Cayman Islands: China Shansui Cement Group Limited: Cement Shoes for Directors?

Last Updated: 7 December 2015
Article by Tony Heaver-Wren and Jeremy Snead

In 2011, in the case of Re China Milk Products Group Limited Mr Justice Jones held that the directors of an insolvent company had inherent authority to petition for its winding up, even if they are not empowered to do so by the company's articles. Whilst this was a pragmatic interpretation of Cayman Islands law that resulted in the logical commercial outcome in that particular case (in which there was no shareholder opposition), the ruling in China Milk was criticised for giving directors a wider discretion than was intended by the legislation. In a carefully considered judgment handed down on 25 November 2015, Mrs Justice Mangatal disagreed with Mr Justice Jones's construction of the statutory provisions and struck out a winding up petition brought by the directors of an insolvent company who did not have the requisite authority from the shareholders to petition for the company's winding up.

The decision, as has been widely anticipated would occur in an appropriate case, has removed the ability of directors to unilaterally petition for the winding up of an insolvent company in circumstances where the shareholders do not support their proposal. This absence of this alternative will inevitably cause difficulty for directors' who owe fiduciary duties to the company, and must take into account the needs of creditors in considering these duties, when the company enters the "zone of insolvency". Directors may then be left in the difficult position of being forced to resign rather than carry on as stewards of an insolvent company without the power to petition the Court to place the company in liquidation. The legislative intent of the relevant Companies Law provision in the Cayman Islands is to permit a winding up of insolvent companies by creditors. This decision highlights that the law as drafted prevents the directors from acting directly in the interests of creditors when the shareholders are apathetic or act in their own self-interests and highlights the need for consideration of further legislative reform.

Directors' Powers Before China Milk

Section 94(1) of the Companies Law provides for the categories of persons that may present a petition for winding up by the Court: (a) the company; (b) creditors; (c) contributories; or (d) the Cayman Islands Monetary Authority.

Section 94(2) provides that "Where expressly provided for in the articles of association of a company the directors of a company incorporated after the commencement of this Law have the authority to present a winding up petition on its behalf without the sanction of a resolution passed at a general meeting."

Before China Milk the practice was that whilst directors could make a recommendation to shareholders that the company should petition for its winding up, they could not implement this without shareholder approval, unless there were express terms in the articles permitting them to do so.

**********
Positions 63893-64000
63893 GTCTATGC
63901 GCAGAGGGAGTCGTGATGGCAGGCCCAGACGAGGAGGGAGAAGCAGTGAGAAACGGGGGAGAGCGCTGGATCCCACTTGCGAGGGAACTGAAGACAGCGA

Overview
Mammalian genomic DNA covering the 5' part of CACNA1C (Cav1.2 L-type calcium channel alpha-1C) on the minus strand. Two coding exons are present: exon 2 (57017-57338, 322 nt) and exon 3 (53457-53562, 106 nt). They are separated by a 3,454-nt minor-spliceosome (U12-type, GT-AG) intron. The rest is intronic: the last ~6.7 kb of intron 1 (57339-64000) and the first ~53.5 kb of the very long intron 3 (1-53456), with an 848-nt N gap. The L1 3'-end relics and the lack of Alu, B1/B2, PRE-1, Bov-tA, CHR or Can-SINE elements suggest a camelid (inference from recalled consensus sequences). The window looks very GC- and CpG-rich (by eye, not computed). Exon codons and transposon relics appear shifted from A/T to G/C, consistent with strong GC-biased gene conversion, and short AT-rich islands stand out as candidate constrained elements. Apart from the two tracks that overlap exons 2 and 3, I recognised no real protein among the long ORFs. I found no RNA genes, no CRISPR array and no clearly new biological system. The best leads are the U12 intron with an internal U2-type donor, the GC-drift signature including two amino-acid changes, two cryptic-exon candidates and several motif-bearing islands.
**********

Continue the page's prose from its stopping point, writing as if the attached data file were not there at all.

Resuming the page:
This principle stemmed from the English case of Re Emmadart, in which Brightman J (as he then was) considered the equivalent provision in the English Companies Act 1948. Having conducted an extensive review of the English and Commonwealth cases, Brightman J determined that the directors acted as agent of the company and needed to have authority conferred on them either by the articles of association or by the shareholders in general meeting. He therefore concluded that "the practice which seems to have grown up, under which a board of directors of an insolvent company presents a petition in the name of the company where this seems to the board to be the sensible course, but without reference to the shareholders, is in my opinion wrong and ought no longer to be pursued, unless the articles confer the requisite authority".

Emmadart was applied in the Cayman Islands in the decision of Mr Justice Smellie (as he then was) in Banco Economico SA v Allied Leasing and Finance Corporation.

The Decision in China Milk

In China Milk, Jones J was considering a petition for the winding up of China Milk Products (China Milk), an insolvent company, by its directors with the aim of appointing provisional liquidators to effect a scheme of arrangement (the common method for restructuring of debts in the Cayman Islands in the absence of a provision similar to the Administration process in England & Wales or Chapter 11 of the US Bankruptcy Code), supported by the majority of China Milk's bondholders. China Milk's shares were listed on the Singapore Stock Exchange. There appears to have been no attempt in that case to seek the approval of the shareholders for the restructuring, but given the financial circumstances of China Milk those shares had no real economic value. In any event, the shareholders did not seek to challenge the petition, the issue only being argued before his Lordship because of his concerns to hear argument about whether the directors had power to present a winding up petition without a shareholder resolution.